Modern Ideas

In the early decades of the 20th century, several scientists decided that the deficiencies of the nebular hypothesis made it no longer tenable. The Americans Thomas Chrowder Chamberlin and Forest Ray Moulton, as well as James Jeans and Harold Jeffreys of Great Britain, independently developed variations on the idea that the planets were formed catastrophically—i.e., by a close encounter of the Sun with another star. The basis of this model was that material was drawn out from one or both stars when the two bodies passed at close range, and this material later coalesced to form planets. A discouraging aspect of the theory was the implication that the formation of solar systems in the Milky Way Galaxy must be extremely rare, because sufficiently close encounters between stars would occur very seldom.

The next significant development took place in the mid-20th century as scientists acquired a more mature understanding of the processes by which stars themselves must form and of the behaviour of gases within and around stars. They realized that hot gaseous material stripped from a stellar atmosphere would simply dissipate in space; it would not condense to form planets. Hence, the basic idea that a solar system could form through stellar encounters was untenable. Furthermore, the growth in knowledge about the interstellar medium indicated that large clouds of such matter exist and that stars form in these clouds. Planets must somehow be created in the process that forms the stars themselves. This awareness encouraged scientists to reconsider certain basic processes that resembled some of the earlier notions of Kant and Laplace.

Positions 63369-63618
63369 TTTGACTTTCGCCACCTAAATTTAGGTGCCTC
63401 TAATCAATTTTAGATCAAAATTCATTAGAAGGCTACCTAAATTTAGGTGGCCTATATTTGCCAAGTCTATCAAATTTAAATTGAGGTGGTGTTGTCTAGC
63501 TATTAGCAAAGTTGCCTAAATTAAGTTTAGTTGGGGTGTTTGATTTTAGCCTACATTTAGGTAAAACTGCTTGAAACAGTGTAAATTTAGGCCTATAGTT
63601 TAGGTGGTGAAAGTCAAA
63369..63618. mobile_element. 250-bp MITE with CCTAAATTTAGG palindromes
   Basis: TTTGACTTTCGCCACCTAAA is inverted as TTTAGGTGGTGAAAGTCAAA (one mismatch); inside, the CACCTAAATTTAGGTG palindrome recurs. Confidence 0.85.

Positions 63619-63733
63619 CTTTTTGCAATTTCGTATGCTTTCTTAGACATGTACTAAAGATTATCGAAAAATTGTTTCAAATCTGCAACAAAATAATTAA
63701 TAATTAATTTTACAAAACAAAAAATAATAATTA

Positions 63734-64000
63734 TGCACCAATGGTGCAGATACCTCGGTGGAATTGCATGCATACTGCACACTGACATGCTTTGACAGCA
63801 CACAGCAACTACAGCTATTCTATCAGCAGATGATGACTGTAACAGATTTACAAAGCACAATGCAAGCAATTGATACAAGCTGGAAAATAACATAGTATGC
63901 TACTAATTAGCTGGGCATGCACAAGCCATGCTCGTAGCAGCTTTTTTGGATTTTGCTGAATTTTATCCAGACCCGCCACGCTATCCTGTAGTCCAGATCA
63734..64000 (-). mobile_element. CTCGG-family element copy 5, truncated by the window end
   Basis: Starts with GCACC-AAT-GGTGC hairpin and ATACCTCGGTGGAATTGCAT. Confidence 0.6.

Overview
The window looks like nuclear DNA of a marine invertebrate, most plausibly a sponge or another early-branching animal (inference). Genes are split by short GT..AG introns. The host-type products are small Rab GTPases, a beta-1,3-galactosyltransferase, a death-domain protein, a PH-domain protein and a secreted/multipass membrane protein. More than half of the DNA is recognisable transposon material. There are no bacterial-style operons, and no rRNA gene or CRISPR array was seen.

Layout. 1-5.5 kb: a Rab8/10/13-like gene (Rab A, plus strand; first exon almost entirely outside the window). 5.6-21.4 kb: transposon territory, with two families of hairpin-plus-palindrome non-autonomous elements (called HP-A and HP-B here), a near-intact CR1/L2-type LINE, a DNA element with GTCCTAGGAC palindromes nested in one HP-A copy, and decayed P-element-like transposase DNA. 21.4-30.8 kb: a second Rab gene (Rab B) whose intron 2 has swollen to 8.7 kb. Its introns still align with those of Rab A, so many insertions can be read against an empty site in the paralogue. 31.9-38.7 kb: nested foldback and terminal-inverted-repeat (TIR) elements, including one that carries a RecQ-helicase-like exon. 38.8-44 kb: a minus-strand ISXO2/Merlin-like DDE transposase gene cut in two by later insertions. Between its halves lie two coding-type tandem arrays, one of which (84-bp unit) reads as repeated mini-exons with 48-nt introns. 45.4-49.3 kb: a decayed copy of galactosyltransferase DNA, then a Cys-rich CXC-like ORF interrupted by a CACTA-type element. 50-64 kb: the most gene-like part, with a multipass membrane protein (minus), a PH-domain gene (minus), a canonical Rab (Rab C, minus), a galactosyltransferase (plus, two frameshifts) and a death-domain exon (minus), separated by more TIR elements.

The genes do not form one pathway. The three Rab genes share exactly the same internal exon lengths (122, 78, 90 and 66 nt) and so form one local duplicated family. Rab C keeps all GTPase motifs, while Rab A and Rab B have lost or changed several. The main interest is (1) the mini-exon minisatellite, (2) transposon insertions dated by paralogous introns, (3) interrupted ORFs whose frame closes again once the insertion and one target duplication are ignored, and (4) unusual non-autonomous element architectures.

The current approach to the origin of the solar system treats it as part of the general process of star formation. As observational information has steadily increased, the field of plausible models for this process has narrowed. This information ranges from observations of star-forming regions in giant interstellar clouds to subtle clues revealed in the existing chemical composition of the objects present in the solar system. Many scientists have contributed to the modern perspective, most notably the Canadian-born American astrophysicist Alistair G. W. Cameron.

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